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  1. MadMike2618 Aug 18, 2021

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    I just bought this 90s Sub from a dealer and the lume on the indices is completely missing... Opinions?
     
    20210817_143527.jpg Screenshot_20210818-111237_Gallery.jpg
  2. Eve Aug 18, 2021

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    Looks like tritium.. try to charge it with a torch in the dark and observe its behaviour, tritium would dim slowly after you put the light source away.
     
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  3. MadMike2618 Aug 18, 2021

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    I did, the hands and pearl light up immediatly, but the undices are dead. 0 lume
     
  4. mr_yossarian Aug 18, 2021

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    Tritium on a 25+ years old Rolex is usually absolutely dead. Dial doesn't look like the lume is missing or stripped. The hands might have been replaced later in a service. How long do they glow?
     
  5. Eve Aug 18, 2021

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    That is strange indeed.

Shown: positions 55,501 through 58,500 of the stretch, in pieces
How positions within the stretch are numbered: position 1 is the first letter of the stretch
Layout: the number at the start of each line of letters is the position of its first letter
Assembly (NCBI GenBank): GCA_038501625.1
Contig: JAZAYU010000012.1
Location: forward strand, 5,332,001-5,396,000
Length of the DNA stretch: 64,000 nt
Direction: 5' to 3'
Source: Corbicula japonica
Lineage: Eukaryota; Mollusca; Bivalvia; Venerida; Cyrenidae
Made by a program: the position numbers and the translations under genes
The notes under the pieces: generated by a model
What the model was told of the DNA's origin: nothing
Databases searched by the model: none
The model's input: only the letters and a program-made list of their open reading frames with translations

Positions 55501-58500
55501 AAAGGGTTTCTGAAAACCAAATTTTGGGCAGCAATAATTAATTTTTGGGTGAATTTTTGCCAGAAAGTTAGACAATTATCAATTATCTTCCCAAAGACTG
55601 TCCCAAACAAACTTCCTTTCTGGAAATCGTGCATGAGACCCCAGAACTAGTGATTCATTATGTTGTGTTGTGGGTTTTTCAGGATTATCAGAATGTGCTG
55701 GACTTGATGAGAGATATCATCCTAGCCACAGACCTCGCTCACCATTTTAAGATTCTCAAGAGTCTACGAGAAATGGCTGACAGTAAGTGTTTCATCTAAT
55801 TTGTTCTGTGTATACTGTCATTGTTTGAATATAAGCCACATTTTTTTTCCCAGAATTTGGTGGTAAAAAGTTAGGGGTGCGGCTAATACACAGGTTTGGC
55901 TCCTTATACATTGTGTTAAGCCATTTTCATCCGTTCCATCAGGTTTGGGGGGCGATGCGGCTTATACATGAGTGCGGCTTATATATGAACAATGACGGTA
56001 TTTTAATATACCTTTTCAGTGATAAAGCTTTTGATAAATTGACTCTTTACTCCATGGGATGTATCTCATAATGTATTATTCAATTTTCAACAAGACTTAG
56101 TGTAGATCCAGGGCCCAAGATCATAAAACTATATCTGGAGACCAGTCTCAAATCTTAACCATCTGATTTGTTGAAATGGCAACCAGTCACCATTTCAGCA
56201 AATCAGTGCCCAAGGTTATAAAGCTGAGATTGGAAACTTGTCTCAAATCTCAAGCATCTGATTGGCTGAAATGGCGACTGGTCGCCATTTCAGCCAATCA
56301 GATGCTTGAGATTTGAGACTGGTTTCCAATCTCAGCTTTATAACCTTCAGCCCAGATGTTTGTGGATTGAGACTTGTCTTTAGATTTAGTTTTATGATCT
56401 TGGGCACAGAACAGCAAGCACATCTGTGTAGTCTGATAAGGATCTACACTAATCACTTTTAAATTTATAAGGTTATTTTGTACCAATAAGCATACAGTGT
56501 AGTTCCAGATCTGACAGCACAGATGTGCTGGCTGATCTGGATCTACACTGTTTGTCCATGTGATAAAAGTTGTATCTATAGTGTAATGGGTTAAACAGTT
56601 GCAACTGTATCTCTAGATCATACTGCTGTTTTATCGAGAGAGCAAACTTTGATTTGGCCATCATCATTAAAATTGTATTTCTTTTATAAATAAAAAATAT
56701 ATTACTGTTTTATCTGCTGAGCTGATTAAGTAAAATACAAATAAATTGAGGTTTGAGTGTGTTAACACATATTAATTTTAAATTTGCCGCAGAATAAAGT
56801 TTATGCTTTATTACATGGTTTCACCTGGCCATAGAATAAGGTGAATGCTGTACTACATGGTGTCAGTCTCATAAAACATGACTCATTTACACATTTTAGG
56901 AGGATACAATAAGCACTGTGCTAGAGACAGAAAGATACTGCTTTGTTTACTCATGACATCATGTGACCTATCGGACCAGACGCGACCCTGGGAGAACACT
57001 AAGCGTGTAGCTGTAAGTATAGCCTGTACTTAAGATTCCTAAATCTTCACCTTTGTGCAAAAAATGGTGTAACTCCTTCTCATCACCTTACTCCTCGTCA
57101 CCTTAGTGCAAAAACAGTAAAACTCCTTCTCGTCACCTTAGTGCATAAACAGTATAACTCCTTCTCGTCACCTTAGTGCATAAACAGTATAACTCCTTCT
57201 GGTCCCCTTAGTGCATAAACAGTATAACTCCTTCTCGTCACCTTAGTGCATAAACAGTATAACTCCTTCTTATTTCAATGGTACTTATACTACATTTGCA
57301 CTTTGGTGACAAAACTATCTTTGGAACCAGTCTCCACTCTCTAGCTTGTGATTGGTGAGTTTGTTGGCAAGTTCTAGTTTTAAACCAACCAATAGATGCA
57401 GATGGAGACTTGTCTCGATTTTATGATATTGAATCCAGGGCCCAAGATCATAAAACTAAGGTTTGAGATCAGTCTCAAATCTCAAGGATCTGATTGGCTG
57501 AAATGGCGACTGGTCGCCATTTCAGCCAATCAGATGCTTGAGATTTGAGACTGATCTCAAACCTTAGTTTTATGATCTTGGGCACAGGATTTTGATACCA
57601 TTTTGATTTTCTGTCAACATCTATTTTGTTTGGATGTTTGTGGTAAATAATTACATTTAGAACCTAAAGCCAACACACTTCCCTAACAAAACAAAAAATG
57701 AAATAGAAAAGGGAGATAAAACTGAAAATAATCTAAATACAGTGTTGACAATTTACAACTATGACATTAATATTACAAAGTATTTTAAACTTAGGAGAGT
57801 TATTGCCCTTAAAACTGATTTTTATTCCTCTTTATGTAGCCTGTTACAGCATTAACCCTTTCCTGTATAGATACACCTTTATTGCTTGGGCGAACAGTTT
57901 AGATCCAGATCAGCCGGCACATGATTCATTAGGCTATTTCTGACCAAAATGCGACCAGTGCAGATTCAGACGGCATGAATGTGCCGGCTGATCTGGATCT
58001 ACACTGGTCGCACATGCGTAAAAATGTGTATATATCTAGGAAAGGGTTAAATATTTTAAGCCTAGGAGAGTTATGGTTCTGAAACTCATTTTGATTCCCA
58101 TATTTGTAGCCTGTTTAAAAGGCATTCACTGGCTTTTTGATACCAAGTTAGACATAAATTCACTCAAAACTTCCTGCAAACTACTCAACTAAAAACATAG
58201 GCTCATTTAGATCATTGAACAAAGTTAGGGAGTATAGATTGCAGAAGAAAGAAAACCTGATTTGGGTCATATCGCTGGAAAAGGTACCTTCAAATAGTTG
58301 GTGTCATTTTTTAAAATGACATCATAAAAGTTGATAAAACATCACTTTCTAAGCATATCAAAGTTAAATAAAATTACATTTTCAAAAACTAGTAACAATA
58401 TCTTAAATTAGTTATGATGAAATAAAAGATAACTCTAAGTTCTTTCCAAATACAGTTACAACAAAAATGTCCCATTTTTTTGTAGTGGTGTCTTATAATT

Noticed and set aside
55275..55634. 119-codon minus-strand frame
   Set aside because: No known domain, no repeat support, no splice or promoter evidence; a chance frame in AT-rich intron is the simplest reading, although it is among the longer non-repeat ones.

So it doesnt even light up while the light is on?
     
    Edited Aug 18, 2021
  6. MadMike2618 Aug 18, 2021

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    A fe
    A few minutes max
     
  7. MadMike2618 Aug 18, 2021

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    No, n
    No, not even a little bit. As dark as it gets
     
  8. Ninja2789 Aug 18, 2021

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    i've seen older 1675 from the 60s where the tritium is non-reactive even with a UV light. have not seen the same things with neo-vintage from the 80-90s.

    However, keep in mind that there have been wildly varying degrees of "lume" response when it comes to tritium, so it doesn't necessarily mean anything.

    the more important thing to consider is how much it bothers you. buying from a dealer generally gives you more options if the watch doesn't meet your expectation. make the decision and either keep or pull the plug.

    life is short as it is to need to deal with regrets about a watch.
     
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  9. Dan S Aug 18, 2021

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    It looks like the lume is still there to me.
     
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  10. mountainunder Aug 18, 2021

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    I took a picture of my 90's Rolex under UV light and right after I turned off the light.
    14270 with tritium dial and hands.
    16610 Tritium dial and pearl, Luminova hands
    IMG20210818220519.jpg
    IMG20210818220523.jpg
     
    Edited Aug 18, 2021
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  11. Togri v. 2.0 Wow! Custom title... cool Aug 18, 2021